2010 U.S. Mission News & Activities
Remarks by Raquel Helen Santos Silva, 2008 Youth Ambassador, at Brazilian Youth Cultural Event with the First Lady Michelle Obama
Brasília, March 19, 2011
The Youth Ambassadors Program was a turning point in my life. I've always dreamed of traveling abroad, but my family didn't have the financial means to help me turn my dream into reality. My mother died when I was one and my father when I was three. I started doing volunteer work when I was nine and was always aware of the importance to give back all the good that I received in life.
I can still remember the day when I first heard about a program of the U.S. Embassy that selected outstanding students from public schools who volunteer in their communities. The program gave them the opportunity to represent Brazil in the U.S. and strengthen friendship ties between the two countries. Who could ever imagine that I would be chosen! What an honor and responsibility!!! Giving presentations about Brazil to Americans and meeting many officials were unimaginable things before my selection to the Youth Ambassadors Program.
I keep memories that I will carry with me throughout my life: my Youth Ambassador colleagues, American friends, the jokes, games and the group dynamics. The discoveries were numerous and we enjoyed every moment to the fullest.
I became a Youth Ambassador in 2008 and the best part is that the program is not the end. I came back from the U.S. more open-minded, my vision of the world became broader and the understanding of my role in the community became clearer. I was indeed a leader, someone with the potential to identify problems and find solutions in collaboration with others, someone capable of catalyzing change and engaging people in this movement.
The network of contacts that I made and the opportunities that came up were numerous. I was awarded a scholarship to spend the 2008 summer studying English at Cushing Academy, in Massachusetts, U.S., with students from around the world. I started learning how to say butterfly in foreign languages and can now say it in 20 languages. It was there that I decided to work on something that could give me the opportunity to have contact with other cultures.
In 2010, I was chosen as the only Brazilian representative in the Women2Women Conference, held in Boston, USA, focused on young women engaged in their communities. Also last year, I was chosen by the British Council to become a Global Changemaker and I went to London for the Global Youth Summit. It was through this event that I was selected to participate in the World Economic Forum Annual Meeting in Davos, Switzerland, in January of this year.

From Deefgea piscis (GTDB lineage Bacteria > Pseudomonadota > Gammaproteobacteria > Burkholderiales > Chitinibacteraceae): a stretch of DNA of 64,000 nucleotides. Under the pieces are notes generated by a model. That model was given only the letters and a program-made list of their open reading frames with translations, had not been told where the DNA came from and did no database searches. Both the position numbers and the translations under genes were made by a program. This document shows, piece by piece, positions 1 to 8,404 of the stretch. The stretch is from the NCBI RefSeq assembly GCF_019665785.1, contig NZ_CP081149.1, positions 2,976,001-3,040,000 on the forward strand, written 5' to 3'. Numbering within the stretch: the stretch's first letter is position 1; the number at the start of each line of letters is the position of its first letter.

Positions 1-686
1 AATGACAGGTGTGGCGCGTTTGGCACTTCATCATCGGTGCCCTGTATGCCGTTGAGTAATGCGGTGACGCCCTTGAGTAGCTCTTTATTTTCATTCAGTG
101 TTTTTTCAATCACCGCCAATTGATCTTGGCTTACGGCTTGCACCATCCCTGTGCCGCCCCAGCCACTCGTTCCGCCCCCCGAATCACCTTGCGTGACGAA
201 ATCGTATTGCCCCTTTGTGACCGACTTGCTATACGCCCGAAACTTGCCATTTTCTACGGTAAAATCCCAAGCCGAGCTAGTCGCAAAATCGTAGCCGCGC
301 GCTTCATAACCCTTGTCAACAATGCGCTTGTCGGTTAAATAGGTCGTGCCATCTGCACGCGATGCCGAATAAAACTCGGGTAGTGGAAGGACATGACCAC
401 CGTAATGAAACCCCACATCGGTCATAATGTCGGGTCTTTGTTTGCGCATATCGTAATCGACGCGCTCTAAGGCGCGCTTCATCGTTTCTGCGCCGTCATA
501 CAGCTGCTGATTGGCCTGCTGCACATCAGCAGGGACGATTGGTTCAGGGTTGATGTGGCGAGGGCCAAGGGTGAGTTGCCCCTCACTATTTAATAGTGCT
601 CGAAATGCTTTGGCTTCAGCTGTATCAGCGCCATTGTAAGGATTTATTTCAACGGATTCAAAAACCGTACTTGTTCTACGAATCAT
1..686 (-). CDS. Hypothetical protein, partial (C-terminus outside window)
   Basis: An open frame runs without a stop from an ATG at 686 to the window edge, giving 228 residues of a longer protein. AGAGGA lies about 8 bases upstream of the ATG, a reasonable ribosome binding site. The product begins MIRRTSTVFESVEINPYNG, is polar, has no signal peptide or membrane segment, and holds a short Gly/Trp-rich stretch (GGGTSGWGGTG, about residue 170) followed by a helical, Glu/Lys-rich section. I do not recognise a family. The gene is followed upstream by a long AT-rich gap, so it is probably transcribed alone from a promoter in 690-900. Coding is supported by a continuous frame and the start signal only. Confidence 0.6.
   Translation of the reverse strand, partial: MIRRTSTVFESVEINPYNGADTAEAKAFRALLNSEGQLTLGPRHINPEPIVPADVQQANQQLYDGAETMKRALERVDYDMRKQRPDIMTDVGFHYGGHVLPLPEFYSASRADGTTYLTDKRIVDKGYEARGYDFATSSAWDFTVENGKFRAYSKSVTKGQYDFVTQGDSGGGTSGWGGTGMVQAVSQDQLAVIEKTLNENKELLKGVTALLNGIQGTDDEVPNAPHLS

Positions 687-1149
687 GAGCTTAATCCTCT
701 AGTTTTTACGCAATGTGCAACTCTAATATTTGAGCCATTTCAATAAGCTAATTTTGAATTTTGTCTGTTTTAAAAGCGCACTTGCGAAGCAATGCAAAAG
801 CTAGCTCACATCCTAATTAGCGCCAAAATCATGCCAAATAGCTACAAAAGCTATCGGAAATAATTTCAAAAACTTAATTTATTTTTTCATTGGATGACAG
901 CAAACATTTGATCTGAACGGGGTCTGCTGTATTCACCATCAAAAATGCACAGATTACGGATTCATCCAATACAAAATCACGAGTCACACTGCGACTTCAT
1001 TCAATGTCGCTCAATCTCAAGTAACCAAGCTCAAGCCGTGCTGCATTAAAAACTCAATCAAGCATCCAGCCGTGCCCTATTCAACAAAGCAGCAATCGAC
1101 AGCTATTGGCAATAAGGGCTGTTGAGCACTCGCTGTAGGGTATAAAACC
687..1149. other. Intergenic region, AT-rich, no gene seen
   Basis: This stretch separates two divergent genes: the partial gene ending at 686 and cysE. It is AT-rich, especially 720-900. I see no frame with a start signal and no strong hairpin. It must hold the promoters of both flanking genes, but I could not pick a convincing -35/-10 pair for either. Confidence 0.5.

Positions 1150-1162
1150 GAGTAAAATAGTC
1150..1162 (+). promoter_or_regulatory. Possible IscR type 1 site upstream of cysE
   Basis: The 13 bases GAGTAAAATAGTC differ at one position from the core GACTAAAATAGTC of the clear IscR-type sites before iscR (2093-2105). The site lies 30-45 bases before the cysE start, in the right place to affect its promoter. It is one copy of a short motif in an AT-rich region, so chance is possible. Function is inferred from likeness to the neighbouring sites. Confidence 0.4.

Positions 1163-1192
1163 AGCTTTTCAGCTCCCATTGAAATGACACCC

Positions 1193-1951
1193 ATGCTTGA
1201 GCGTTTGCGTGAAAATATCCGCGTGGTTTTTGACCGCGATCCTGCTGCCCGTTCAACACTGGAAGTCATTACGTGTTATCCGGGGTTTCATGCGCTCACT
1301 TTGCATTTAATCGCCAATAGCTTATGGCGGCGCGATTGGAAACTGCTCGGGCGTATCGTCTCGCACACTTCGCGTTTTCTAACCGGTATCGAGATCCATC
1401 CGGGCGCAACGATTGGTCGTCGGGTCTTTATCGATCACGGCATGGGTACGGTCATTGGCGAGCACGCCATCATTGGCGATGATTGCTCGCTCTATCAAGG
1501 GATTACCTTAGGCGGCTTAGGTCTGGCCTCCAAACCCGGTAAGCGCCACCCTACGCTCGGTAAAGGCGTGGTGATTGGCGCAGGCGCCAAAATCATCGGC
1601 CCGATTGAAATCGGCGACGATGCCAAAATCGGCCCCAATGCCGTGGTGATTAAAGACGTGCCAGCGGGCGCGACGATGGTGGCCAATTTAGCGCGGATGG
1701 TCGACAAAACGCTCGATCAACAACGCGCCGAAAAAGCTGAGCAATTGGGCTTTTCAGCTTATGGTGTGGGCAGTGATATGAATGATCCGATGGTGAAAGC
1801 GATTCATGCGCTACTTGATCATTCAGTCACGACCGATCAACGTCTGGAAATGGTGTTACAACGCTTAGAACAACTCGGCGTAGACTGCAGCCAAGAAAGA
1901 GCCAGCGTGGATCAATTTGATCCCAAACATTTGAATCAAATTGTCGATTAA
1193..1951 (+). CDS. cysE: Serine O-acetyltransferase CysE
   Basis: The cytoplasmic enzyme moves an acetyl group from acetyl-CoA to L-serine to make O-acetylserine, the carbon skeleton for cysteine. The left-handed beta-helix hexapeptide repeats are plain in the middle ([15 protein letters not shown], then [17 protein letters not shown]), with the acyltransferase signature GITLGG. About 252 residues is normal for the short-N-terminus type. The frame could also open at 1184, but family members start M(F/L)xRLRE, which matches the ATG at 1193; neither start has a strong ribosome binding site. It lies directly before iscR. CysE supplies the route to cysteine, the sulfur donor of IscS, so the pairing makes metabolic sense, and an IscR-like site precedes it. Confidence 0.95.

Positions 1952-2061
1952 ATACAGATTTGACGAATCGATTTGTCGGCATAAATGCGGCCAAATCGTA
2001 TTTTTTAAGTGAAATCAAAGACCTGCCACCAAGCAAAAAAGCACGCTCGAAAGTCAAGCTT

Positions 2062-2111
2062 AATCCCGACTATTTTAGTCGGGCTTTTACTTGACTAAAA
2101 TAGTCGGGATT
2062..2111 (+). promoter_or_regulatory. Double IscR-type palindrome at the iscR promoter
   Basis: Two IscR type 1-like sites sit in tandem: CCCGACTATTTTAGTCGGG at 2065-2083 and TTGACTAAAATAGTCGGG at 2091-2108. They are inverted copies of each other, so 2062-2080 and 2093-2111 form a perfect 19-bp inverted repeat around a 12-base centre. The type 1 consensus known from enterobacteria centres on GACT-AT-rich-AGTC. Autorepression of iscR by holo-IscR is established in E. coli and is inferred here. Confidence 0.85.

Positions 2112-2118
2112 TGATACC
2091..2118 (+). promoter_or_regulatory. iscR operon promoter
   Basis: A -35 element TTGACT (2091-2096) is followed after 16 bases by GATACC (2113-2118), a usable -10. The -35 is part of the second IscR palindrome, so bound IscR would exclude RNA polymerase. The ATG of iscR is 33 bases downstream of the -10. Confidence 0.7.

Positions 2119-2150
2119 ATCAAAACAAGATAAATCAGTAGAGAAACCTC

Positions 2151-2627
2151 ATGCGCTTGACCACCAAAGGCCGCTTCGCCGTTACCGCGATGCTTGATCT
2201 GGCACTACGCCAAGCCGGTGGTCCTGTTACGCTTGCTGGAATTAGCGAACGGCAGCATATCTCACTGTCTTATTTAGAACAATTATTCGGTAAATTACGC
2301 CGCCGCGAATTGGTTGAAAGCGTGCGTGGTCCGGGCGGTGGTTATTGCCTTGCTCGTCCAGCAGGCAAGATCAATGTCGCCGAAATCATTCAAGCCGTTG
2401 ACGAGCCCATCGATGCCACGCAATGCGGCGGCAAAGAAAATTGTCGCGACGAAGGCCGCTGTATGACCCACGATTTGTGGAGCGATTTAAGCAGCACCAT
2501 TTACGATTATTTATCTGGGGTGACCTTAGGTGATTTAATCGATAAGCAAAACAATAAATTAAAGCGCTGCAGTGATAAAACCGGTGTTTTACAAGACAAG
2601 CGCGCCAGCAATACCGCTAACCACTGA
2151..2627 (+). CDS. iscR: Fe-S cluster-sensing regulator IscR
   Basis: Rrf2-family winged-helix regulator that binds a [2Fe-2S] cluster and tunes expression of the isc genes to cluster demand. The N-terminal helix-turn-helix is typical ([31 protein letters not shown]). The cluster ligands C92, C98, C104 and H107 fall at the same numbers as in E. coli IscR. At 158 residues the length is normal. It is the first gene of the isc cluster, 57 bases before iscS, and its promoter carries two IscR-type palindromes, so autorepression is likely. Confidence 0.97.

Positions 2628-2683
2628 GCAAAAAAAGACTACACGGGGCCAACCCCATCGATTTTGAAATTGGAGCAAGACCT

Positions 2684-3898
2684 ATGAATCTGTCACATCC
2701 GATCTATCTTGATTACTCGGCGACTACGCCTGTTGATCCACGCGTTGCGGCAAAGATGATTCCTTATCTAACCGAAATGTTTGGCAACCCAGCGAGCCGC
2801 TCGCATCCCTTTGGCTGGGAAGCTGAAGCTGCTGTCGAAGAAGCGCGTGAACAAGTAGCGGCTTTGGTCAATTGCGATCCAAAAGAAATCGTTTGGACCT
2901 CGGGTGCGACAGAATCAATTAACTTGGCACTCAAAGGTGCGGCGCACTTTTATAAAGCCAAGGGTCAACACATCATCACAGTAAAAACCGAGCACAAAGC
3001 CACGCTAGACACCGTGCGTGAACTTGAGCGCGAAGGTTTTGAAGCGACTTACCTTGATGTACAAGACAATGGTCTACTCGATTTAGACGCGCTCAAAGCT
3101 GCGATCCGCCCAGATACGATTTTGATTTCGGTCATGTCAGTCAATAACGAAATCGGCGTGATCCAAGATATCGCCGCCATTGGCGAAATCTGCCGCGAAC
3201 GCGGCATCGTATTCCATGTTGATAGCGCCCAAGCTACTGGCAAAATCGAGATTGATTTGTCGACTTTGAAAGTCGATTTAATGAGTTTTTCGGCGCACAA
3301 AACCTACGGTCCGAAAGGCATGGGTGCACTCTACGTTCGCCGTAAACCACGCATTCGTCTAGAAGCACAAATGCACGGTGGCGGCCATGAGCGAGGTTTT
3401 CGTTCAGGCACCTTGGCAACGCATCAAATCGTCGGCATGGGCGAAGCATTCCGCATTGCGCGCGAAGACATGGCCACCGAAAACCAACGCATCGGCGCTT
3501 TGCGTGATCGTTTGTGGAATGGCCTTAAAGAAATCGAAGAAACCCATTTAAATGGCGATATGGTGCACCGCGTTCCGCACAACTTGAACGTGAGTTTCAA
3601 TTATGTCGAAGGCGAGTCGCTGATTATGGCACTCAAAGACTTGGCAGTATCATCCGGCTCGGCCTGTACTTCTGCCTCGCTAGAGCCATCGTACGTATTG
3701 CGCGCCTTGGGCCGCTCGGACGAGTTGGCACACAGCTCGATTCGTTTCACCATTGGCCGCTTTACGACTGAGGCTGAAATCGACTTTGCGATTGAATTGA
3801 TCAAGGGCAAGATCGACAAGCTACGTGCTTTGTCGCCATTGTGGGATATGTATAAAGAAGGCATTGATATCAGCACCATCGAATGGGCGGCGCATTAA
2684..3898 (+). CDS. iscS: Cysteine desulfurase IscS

I currently study International Relations and Political Science. In addition, I have been a member of a dance group at my church for 10 years. I also coordinate projects aimed at combating gender inequality and youth apathy. One of them, the Youth Empowerment Forum, project that I presented in Davos, has become the center-piece of React & Change, a youth organization I belong to.
I have learned a lot from all those experiences. I learned about the power of great ideas, inspiration and group work. I learned that it pays off to work hard to turn your dreams into reality, even when the circumstances are not very favorable. I learned that education is a precious thing and a weapon to combat the injustices that we see around the world, which is why it is important that all people have access to quality education. After having been abroad six times, I have encountered wonderful places. Above all, I got to know myself and learned how to value my culture and respect cultures different from my own. I have come to the conclusion that respect, love, commitment, faith and solidarity are understood in any part of the planet.
This journey has brought me to the point I am now, when I have the great honor to introduce the First Lady of the United States, Michelle Obama.